Goats being raised for their meat
April 21, 2015
A meat goat is a breed that is specially bred and raised for meat. There are four main breeds raised for meat: Boer, Spanish meat goat, Kiko and Tennessee.
The Churchill County Livestock Show and Sale will be Friday and Saturday with many butcher goats going for auction. This is your chance to buy a butcher goat, eat healthier and help out the 4-H students.
The Boer goat was bred and raised in South Africa to be a goat that would eat anything on the African plains and still produce large amounts of meat and some milk. The Boer resulted from crossbreeding of native goats raised by Bantu tribes and various European and Asian goats brought in by Dutch immigrants. They were introduced into United States in the early 1990s, and have become a very popular breed to raise.
Texas has the largest population of Boer goats. The females will get to 200 pounds, while the males can reach 500 pounds. This breed is also very popular for 4-H kids to raise, not only because they grow quickly and produce great meat, but they are gentle and easy to handle.
Spanish meat goat is also a common breed, with many of them in the Southern states. Spanish meat goats are descendants of animals s brought to the U.S. by early New England settlers. They migrated south and probably interbred with goats brought into Texas and Mexico by early Spanish settlers. The ancestry is as mixed up as that of a mongrel dog. This breed is used a lot in feedlots and in commercial herds.
Kiko is a breed that originated in Australia. The Kiko is a fast-growing animal. It is also popular in Texas and California. The Kiko goat was produced in New Zealand by taking feral does that exhibited good meat conformation and breeding them with Nubian bucks to increase their milk yield and butterfat content. This breed is not only used for meat, but is the leading breed in brush control in fire areas and also used in commercial herds.
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The Tennessee meat goat is also known as the fainting goat, or Tennessee wooden leg goat. These goats are hereditary myotonia. When they are frightened, they experience extreme muscle stiffness causing extension of the hind limbs and neck. In this state, the animal will topple over for up to 20 seconds.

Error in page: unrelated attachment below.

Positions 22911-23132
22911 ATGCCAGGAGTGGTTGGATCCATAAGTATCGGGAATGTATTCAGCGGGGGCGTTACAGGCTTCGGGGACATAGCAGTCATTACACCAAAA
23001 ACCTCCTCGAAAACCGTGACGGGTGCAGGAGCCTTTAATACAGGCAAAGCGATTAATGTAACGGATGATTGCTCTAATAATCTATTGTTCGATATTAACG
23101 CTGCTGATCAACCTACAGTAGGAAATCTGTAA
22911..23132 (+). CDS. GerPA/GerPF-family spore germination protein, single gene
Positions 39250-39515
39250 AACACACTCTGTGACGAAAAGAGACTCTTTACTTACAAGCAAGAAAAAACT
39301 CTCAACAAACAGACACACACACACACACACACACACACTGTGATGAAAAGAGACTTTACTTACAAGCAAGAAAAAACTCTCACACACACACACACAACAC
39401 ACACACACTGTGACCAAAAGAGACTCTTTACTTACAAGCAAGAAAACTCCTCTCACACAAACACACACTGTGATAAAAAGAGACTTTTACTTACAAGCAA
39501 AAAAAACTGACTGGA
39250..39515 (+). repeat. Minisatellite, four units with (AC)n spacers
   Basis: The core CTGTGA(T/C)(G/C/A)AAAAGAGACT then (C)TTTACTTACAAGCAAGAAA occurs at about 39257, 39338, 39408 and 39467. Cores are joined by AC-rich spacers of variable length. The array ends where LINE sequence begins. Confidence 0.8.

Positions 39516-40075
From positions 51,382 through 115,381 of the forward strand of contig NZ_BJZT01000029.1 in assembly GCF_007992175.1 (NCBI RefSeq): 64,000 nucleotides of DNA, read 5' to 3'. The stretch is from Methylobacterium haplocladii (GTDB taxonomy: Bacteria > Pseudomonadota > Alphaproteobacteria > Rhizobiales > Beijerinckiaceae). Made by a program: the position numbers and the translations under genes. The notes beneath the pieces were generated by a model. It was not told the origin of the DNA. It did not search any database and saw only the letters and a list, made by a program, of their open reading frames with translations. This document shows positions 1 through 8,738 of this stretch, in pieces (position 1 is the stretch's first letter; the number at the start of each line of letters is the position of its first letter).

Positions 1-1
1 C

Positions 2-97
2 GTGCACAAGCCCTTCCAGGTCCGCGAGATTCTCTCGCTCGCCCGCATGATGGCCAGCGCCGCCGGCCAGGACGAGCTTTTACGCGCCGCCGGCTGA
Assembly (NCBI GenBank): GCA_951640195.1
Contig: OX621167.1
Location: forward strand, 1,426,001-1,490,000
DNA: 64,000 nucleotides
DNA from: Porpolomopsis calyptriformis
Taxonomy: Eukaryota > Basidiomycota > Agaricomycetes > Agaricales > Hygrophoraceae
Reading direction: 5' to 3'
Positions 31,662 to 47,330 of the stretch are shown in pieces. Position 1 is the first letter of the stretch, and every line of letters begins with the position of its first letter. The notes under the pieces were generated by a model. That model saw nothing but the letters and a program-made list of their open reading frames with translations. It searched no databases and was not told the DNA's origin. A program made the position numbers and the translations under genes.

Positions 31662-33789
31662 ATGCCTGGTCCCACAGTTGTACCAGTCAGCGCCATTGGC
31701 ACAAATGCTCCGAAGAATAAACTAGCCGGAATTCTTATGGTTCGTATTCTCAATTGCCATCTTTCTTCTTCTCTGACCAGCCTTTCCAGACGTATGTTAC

Little is known about this breed, except in the early 1888s, a man appeared in Marshall County, Tenn., with three does and a buck that suffered from the fainting spells. Many people in the U.S. use this breed for meat because of the huge muscling they have.
Meat goats are becoming a popular animal not only with 4-H kids, but also with folks who like to raise and eat them. Churchill County is leading the way in meat-goat production, having started a 4-H meat goat program and having many meat-goat farmers here.
This is the largest meat-goat area in Nevada, but other counties are now catching on.
Goat meat is low in saturated fat, and delicious when cooked properly
Goat meat, or chevon or cabrito, is one of the most widely consumed meats in the world. It has an excellent flavor and is fairly firm and well-flavored. Some folks compare it to turkey.
The meat is delicious when cooked properly and is exceptionally lean when compared to other meat. It has less fat than chicken or any of the red meats commonly consumed in the U.S. This is because goats tend to deposit their fat internally before they deposit it externally.
When a goat is slaughtered, this internal fat is removed along with the rest of the innards. A well-conditioned goat has a tiny coating of fat over its muscles that help keeps the meat from drying out rapidly. Goats do not marble, so fat along a cut of meat is usually easily trimmed. Goat meat is also lower in saturated fat than any other meat consumed in the U.S.
Goat meat is usually cooked slowly to moderately and is often marinated first or cooked in a sauce. If you haven't tried goat meat, 4-H urges you to try it.
If you miss that date, you can go to Reno for the Nevada Junior Livestock Show from May 14-18 at the Reno Livestock Pavilion.
If you need more information on how to purchase a goat, contact your local 4-H office at 775-423-5121.